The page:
Welding Plastics


The following process allows you to make structural repairs on most types of plastic components. The process is similar to gas welding. Caution: Plastic particles can be dangerous. Always were safety goggles when working with power tools.

Plastics are of two basic types: thermo-plastic plastics and thermo-setting plastics. Thermo-setting plastics include fibre glass and are not weldable because heat does not soften them. Most plastics used on cars, trucks, vans and SUVs are thermo-plastic plastics.

First you need to identify the type of plastic you want to weld. Most components have a code stamped on the back. This code is put there for recycling purposes but you can use it to find out what type of plastic you have for welding purposes. Here are the basic codes:

ABSAcrylonitrile Butadiene Styrene
PAPolyamide (Nylon)
PBTPolybutylene Terephtalate (POCAN)
PP/EPDMPolypropylene/Ethylenediene Rubber
PURPolyurethane (note: not all PUR can be welded)
PVCPolyvinyl Chloride
GRP/SMCGlass-fibre Reinforced Plastics (not weldable)

Your plastic welding kit will include all of the components needed, including the heat gun and the various welding rods for the above plastics. Tip: if you cannot identify what type of plastic your part is made of, find a rod that has a similar look and feel. Weld with that rod on an area that will not been seen and experiment to discover the correct material.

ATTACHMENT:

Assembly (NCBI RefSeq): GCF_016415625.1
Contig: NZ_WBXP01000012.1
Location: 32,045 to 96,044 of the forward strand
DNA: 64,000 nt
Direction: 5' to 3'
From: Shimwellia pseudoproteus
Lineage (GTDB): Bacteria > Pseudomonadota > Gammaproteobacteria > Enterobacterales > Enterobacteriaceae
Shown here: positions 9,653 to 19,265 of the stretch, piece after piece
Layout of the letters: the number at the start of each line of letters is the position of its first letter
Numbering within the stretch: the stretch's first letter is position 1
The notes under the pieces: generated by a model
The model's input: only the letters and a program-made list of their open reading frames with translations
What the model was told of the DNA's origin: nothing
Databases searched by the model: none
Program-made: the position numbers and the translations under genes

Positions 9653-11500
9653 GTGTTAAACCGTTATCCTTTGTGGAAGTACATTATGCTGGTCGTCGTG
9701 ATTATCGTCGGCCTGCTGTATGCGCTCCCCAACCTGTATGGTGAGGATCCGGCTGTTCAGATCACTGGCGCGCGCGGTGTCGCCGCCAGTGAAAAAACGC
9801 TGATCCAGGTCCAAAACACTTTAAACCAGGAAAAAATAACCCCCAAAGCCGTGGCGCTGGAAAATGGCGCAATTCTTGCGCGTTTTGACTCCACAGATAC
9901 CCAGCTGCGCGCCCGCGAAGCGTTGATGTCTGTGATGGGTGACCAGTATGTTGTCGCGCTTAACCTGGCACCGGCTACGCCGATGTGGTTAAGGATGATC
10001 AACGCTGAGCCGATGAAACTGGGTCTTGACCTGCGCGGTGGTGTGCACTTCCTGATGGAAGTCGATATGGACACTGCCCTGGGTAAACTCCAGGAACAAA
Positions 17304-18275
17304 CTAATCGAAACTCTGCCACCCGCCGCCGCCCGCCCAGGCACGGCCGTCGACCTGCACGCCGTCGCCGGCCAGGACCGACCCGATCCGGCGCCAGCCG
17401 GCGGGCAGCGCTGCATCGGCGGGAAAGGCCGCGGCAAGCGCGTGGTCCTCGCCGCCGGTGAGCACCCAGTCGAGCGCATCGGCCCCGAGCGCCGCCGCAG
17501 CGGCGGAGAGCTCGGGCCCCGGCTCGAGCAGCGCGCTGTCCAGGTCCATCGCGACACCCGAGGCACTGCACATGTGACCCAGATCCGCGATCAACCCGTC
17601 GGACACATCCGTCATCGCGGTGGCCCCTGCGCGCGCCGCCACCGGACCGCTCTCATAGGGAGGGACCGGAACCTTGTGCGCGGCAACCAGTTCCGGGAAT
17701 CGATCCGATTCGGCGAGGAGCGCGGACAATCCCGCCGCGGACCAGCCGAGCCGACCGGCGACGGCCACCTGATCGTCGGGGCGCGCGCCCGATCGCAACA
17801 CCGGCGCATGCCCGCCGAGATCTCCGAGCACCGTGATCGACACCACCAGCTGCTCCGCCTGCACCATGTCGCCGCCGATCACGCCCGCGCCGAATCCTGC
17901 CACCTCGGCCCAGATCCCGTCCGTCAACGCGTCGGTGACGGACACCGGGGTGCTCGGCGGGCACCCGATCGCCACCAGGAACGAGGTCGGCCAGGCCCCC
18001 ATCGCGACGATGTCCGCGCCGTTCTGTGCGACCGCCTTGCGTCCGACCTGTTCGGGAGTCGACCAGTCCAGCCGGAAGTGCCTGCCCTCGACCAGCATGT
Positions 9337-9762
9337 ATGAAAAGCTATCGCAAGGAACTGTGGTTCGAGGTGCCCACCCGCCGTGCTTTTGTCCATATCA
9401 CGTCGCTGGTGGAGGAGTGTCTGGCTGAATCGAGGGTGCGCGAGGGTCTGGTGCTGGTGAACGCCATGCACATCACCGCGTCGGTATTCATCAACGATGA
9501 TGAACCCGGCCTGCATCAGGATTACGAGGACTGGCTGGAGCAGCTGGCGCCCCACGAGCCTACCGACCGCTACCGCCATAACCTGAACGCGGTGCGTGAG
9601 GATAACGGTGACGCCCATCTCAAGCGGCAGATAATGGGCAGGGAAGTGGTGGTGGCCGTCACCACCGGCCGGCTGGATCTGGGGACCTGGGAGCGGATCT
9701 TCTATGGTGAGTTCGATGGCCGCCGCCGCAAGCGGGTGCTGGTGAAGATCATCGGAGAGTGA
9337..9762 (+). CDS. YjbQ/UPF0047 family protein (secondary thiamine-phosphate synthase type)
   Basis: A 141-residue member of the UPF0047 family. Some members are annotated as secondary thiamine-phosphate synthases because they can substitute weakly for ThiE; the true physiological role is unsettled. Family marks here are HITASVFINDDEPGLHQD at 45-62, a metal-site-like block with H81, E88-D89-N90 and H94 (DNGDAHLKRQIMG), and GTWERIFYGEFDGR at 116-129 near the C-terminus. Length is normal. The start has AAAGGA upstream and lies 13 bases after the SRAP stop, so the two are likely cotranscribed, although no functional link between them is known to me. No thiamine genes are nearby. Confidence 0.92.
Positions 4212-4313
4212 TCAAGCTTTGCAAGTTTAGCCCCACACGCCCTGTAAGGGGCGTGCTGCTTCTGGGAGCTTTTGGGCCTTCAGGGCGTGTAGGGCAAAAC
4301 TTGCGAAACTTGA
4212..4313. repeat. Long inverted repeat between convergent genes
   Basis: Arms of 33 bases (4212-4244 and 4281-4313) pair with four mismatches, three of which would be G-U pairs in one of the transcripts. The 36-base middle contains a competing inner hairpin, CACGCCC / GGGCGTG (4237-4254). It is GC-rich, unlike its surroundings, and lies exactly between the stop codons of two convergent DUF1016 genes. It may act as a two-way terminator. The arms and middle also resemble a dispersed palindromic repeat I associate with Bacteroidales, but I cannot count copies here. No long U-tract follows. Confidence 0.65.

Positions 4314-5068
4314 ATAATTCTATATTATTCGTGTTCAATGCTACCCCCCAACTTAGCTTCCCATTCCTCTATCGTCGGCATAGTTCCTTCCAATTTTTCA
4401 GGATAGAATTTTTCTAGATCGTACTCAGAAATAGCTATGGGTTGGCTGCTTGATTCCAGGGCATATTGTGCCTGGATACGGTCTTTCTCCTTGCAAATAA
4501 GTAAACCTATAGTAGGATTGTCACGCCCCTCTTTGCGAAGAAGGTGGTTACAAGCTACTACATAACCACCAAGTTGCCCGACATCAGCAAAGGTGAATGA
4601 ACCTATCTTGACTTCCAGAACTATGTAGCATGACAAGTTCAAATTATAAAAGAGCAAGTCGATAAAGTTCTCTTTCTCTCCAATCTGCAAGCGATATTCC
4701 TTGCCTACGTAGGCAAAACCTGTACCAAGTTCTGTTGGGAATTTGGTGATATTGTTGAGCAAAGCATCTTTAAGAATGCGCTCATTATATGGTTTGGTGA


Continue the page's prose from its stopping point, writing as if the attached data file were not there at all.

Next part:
First sand off the paint from around the area you will be welding. Using your Dremel tool with the rotary cutting tool from the kit attached, form a 90-degree, V-shaped groove along the length of the crack. Use your electric drill to drill into the ends of the crack to prevent it from spreading.

To prepare the crack for welding, attach the burring tool to your Dremel tool and using a high speed, start a groove about 10mm beyond the end of the crack. Increase the depth progressively. At the correct depth, the welding rod should rest nicely in the groove with the upper curved face of the weld rod protruding 1mm to 2mm above the surface of the repair. This allows room enough for rod penetration and for the weld dressing. It also cuts down on the need for fillers.

The weld kits comes with a chart that tells you what temperature to use for the different types of welds and plastics. Reference your setting before you begin to tack weld and set the heat gun accordingly.

Fit the tack weld nozzle to the heat gun. Draw it along the base of each "V" groove. Hold the nozzle so its toe contacts the base of the groove and the heal is slightly raised. As you draw the nozzle along, the hot air will melt the plastic below the nozzle's heel; the toe brings the soft plastic together. Because the base of the "V" is quite thin, do not put pressure on the heat gun - you want to avoid pushing through it.

As you tack weld, you can adjust for minor misalignments. Simply hold the sections in place until the weld has formed and cools.